SPOILER WARNING: Whilst the majority of this article relates to theory, speculation and deduction, it contains a few potential spoilers relating to the events of all 5 currently available “A Song of Ice and Fire” books, and to Season 1 & Season 2 of the “Game of Thrones” TV Series. Where possible, I have omitted any spoiler-esque information unless I consider it essential to the article’s subject matter.
Who is Jon Snow? Our initial introduction to the 14-year old Jon Snow is in the first chapter of A Game of Thrones as he accompanies the man that we the readers are led to believe is his father, Lord Eddard (Ned) Stark, to execute a deserter of the Night’s Watch. As the apparent bastard child of the Lord of Winterfelll, Jon might well have lived a better life than 90% of the population of Westeros, but he has been made to feel something of an outsider by Ned’s wife Cateyln Stark, since his presence has proved to be a constant reminder of Ned’s supposed infidelity.
The alienation that Jon feels arising from his bastard-born status ultimately compels him to leave his half-siblings in Winterfell and join his Uncle Benjen on The Wall as a man of the Night’s Watch. Before he leaves, Ned makes a promise to Jon that, due to the interference of the Lannisters, he is ultimately unable to keep: “The next time we see each other we’ll talk about your mother, I promise…”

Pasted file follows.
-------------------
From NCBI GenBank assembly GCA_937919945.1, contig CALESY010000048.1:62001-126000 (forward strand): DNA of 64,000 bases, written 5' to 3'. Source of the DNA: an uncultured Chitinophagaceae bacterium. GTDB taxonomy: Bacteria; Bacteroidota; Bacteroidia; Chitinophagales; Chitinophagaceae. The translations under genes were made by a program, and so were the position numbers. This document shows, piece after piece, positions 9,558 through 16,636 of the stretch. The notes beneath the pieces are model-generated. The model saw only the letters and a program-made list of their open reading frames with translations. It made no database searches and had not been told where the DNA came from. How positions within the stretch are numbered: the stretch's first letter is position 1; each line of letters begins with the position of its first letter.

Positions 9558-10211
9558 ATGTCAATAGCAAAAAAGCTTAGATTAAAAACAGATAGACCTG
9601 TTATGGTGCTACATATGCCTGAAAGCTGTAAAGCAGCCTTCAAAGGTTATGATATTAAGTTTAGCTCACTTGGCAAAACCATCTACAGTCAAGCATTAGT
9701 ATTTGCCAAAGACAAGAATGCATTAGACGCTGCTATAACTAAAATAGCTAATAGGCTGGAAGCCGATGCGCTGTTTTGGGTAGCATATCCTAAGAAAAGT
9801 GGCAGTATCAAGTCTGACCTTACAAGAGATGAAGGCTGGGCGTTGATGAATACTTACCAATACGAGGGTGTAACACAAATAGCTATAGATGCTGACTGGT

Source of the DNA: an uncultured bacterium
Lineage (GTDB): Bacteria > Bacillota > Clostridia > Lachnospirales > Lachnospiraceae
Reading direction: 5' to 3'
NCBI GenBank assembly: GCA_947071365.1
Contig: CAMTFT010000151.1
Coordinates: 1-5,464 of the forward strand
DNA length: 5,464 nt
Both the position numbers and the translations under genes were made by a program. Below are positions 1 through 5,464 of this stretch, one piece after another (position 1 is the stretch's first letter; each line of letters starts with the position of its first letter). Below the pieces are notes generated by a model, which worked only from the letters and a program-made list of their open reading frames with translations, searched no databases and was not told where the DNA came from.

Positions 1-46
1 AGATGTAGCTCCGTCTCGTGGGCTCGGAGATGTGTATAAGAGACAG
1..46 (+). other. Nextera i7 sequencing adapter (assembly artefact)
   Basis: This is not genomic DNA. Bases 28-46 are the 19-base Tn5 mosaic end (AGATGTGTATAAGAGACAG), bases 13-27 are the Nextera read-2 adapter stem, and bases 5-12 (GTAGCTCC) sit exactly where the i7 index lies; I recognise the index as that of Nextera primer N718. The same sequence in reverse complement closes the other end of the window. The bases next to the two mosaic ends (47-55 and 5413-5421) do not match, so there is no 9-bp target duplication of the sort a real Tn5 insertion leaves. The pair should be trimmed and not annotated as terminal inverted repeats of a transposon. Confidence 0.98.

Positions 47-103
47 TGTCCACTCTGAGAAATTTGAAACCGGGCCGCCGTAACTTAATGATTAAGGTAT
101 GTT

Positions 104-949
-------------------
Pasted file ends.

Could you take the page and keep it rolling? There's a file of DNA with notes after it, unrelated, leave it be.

What I’d like to discuss in this article are the hints to Jon Snow’s true parentage that are presented within the books (and to a lesser extent the TV series). I believe that it’s quite clear from the raft of clues that the text provides us with that Jon Snow is not in fact Ned’s son – he is actually the son of Ned’s sister Lyanna Stark, and the previous Crown Prince Rhaegar Targaryen (brother of Viserys and Daenerys Targaryen).
Not convinced? You will be…
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